A question for the political theorists, intellectual historians, and maybe public law/con law experts. The question comes at the very end of this post. Forgive the build-up. And the potted history: I’m writing fast because I’m hard at work on this Clarence Thomas book and am briefly interrupting that work in order to get a reading list. In the second half of the 1980s, Clarence Thomas is being groomed for a position on the Supreme Court, or senses that he’s being groomed. He’s the head of the EEOC in the Reagan Administration and decides to beef up on his reading in political theory, constitutional law, and American history. He hires two Straussians—Ken Masugi and John Marini—to his staff on the […]

Stokely Carmichael and Clarence Thomas

“This [the opposition to segregated schools] reinforces, among both black and white, the idea that ‘white’ is automatically superior and ‘black’ is by definition inferior.”   —Stokely Carmichael and Charles Hamilton, Black Power   “This position [against segregation in schools] appears to rest upon the idea that any school that is black is inferior, and that blacks cannot succeed without the benefit of the company of whites.”   —Clarence Thomas, Missouri v. Jenkins

Was Bigger Thomas an Uptalker?

The funniest moment in Native Son (not a novel known for its comedy, I know): when the detective, Mr. Britten, is asking the housekeeper, Peggy, a bunch of questions about Bigger Thomas, to see if Thomas is in fact a Communist. Britten: When he talks, does he wave his hands around a lot, like he’s been around a lot of Jews? Peggy: I never noticed, Mr. Britten. … Britten: Now, listen, Peggy. Think and try to remember if his voice goes up when he talks, like Jews, when they talk. Know what I mean? You see, Peggy, I’m trying to find out if he’s been around Communists. Interesting side note: how much more terrified the white power structure in that novel […]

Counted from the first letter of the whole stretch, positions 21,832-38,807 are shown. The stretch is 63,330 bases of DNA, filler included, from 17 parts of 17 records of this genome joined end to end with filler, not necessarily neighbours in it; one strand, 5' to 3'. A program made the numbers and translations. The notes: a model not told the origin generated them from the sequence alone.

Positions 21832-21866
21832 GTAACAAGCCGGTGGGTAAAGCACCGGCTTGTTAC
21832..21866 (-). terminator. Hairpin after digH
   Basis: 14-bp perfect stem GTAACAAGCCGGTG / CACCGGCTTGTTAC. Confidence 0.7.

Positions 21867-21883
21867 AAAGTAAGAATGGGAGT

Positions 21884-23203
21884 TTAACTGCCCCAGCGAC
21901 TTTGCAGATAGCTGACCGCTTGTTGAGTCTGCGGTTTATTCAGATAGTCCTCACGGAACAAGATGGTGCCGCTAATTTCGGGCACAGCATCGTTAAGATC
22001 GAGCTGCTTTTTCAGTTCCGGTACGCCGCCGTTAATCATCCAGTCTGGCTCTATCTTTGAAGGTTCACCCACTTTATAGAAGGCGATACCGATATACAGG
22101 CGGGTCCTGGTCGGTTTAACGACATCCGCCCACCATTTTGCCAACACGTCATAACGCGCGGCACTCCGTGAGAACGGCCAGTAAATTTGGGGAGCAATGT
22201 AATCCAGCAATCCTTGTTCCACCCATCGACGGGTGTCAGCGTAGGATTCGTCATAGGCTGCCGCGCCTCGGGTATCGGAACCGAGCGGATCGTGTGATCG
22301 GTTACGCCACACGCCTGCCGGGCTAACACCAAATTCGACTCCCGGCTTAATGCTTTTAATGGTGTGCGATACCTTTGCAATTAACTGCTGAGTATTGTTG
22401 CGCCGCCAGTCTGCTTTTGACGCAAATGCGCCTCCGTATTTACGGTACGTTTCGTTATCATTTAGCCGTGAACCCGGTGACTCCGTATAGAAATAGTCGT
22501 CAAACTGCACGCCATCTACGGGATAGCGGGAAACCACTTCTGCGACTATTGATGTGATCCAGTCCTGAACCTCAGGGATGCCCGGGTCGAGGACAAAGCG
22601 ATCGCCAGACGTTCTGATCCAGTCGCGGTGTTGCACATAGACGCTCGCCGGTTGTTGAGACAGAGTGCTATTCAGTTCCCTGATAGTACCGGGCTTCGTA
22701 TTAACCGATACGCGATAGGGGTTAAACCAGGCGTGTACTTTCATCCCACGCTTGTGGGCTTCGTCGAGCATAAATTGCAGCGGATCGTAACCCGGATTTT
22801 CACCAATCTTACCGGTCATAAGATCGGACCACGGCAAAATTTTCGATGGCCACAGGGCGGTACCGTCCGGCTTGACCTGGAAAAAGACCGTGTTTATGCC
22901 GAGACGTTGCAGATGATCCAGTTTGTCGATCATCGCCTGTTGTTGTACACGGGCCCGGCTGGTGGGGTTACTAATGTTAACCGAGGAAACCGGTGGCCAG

The Two Clarence Thomases

One of my contentions in the book on Clarence Thomas I’m writing is that while Thomas was championed during his Senate hearings as a man of the South—the Pin Point strategy, they called it—he is in fact very much a product of the North. Specifically, a North that gave lip service to racial equality, that deemed racism a southern problem, but that was either exploding with raw hatred and bigotry or hiding that racism beneath a veneer of liberal do-good-ism. Re-reading several books about Thomas’s time at Holy Cross, where he was an undergraduate in the late 1960s and early 1970s, you get a strong sense of this, not just from Thomas but also from his black classmates and close friends, men like Edward P. Jones, who would […]

Clarence Thomas: I was never a liberal, I was a radical

From an interview at Regent University: Interviewer: What’s a nice person like you doing being a conservative? How did that happen? You, like I, started out to the left. Thomas: I was truly on the left. Interviewer: How far left were you? Thomas: Well, there was no body on the other side of me. Let’s just put it this way. I thought George McGovern was a conservative. … Interviewer: How did you go from a McGovern liberal to … Thomas: I was never a liberal. Interviewer: What were you? Thomas: I was a radical.

From God’s Lips to Clarence Thomas’s Ears